Tipping Point is a really clever book, so again it’s not directly a web design book, I am trying to avoid just normal, straightforward web design books but maybe broaden people’s perspective a little bit further. Yet it has got in it lessons for us as web designers. So The Tipping Point is about how, well their strapline is how little things can make a big difference which kind of sums it up and Malcolm talks about various kind of social phenomena and how those have begun and about how you get these tipping points where things are very, very difficult up to a particular point where something happens and then suddenly it takes off. So from a web perspective it would be things like how Twitter took off, what was their tipping point, now he doesn’t talk about this in the book but I know damn well that the tipping point for them was when they attended South by South-West and that was the point where suddenly everybody was talking about Twitter and it was all those geeks coming together in one place at one time that kind of transformed them and gave them the kick and got that early group of adopters and a lot of the book is about that, it’s about those early adopters and how their behavior can kind of tip things.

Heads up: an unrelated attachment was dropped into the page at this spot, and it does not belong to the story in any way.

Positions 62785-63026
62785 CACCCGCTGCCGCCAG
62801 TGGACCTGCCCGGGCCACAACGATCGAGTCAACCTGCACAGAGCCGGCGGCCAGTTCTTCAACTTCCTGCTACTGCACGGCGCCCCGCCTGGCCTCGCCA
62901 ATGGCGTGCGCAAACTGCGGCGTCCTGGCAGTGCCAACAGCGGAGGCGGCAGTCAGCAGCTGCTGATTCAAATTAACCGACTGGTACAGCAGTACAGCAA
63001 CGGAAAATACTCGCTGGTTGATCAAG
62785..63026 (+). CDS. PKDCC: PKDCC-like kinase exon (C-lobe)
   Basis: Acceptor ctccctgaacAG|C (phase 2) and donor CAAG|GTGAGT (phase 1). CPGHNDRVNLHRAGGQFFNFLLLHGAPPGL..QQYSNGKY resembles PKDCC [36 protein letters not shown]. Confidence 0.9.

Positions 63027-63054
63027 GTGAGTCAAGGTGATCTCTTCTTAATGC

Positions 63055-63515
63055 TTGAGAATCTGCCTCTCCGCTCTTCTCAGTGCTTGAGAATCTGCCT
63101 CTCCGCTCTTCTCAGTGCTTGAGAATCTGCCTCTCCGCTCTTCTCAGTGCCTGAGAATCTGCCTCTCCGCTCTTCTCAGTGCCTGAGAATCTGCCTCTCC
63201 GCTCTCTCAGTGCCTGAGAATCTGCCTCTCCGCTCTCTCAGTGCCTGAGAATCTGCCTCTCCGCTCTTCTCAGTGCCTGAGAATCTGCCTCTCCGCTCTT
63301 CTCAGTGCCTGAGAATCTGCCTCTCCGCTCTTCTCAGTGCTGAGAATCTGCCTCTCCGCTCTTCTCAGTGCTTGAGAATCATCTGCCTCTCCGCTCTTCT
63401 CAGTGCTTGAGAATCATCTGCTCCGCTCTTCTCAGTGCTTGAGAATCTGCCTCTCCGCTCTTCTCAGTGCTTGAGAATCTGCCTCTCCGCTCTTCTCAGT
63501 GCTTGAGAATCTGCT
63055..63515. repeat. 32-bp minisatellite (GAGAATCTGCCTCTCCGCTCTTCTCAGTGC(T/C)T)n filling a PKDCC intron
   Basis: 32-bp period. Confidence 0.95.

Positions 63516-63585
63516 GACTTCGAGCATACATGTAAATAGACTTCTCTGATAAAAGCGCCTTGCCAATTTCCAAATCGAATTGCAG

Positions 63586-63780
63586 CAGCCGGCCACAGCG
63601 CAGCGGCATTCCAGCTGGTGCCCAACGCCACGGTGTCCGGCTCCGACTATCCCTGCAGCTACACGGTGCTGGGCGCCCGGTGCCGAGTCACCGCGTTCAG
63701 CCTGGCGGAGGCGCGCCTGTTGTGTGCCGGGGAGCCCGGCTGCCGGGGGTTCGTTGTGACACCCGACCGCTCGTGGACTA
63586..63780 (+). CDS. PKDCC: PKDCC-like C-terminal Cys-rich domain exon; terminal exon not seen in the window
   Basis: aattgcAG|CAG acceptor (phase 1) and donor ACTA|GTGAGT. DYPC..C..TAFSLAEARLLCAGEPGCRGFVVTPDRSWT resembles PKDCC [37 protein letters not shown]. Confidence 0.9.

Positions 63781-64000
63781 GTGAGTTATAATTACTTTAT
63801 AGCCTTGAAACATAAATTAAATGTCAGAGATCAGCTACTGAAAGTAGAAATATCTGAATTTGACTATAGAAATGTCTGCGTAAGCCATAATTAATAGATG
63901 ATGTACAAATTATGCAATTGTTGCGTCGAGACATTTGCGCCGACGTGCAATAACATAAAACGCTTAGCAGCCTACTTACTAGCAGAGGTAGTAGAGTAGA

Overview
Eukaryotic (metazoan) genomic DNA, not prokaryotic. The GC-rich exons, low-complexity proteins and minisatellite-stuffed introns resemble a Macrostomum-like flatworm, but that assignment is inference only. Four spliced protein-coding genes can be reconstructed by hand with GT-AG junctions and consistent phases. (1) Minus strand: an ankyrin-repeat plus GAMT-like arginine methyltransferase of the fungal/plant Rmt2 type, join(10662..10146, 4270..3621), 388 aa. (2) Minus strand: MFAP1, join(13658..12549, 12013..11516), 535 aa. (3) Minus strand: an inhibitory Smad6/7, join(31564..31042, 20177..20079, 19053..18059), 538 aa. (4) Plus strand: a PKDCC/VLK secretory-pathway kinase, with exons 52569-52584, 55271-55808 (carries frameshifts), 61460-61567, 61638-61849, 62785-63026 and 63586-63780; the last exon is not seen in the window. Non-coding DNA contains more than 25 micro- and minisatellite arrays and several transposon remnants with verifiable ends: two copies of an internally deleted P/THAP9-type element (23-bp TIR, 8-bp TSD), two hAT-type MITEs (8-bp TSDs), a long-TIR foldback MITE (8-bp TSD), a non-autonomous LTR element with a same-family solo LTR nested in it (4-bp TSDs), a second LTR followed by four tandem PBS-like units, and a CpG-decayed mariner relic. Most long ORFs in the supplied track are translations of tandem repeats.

So he gives a great example about Hush Puppies, you know the shoes, and they had really fallen, obviously they were huge in the 1950s and the 1960s but then very much fell out of fashion and they were almost at a point of closing the brand down and then a weird thing happened. A small group of friends in a city, I can’t remember, I think it might have been New York, a small group of friends started wearing Hush Puppies ironically, right, as a bit of a joke and they wore them to this nightclub and for some reason it kind of took off in the nightclub and more and more people started to wear Hush Puppies in this one particular nightclub and then what happened is, that there was a fashion clothes maker, nothing to do with shoes but he made men’s clothes and he attended that nightclub and he needed some shoes to put alongside the outfits that he was creating and so he saw all these people wearing Hush Puppies and thought yes they’ll do. I don’t think he overly cared particularly and he then started putting those on his models that were walking along the runways and then suddenly Hush Puppies took off, they started to appear in magazines and stuff like that, so there was this particular tipping point and the book talks about finding those tipping points.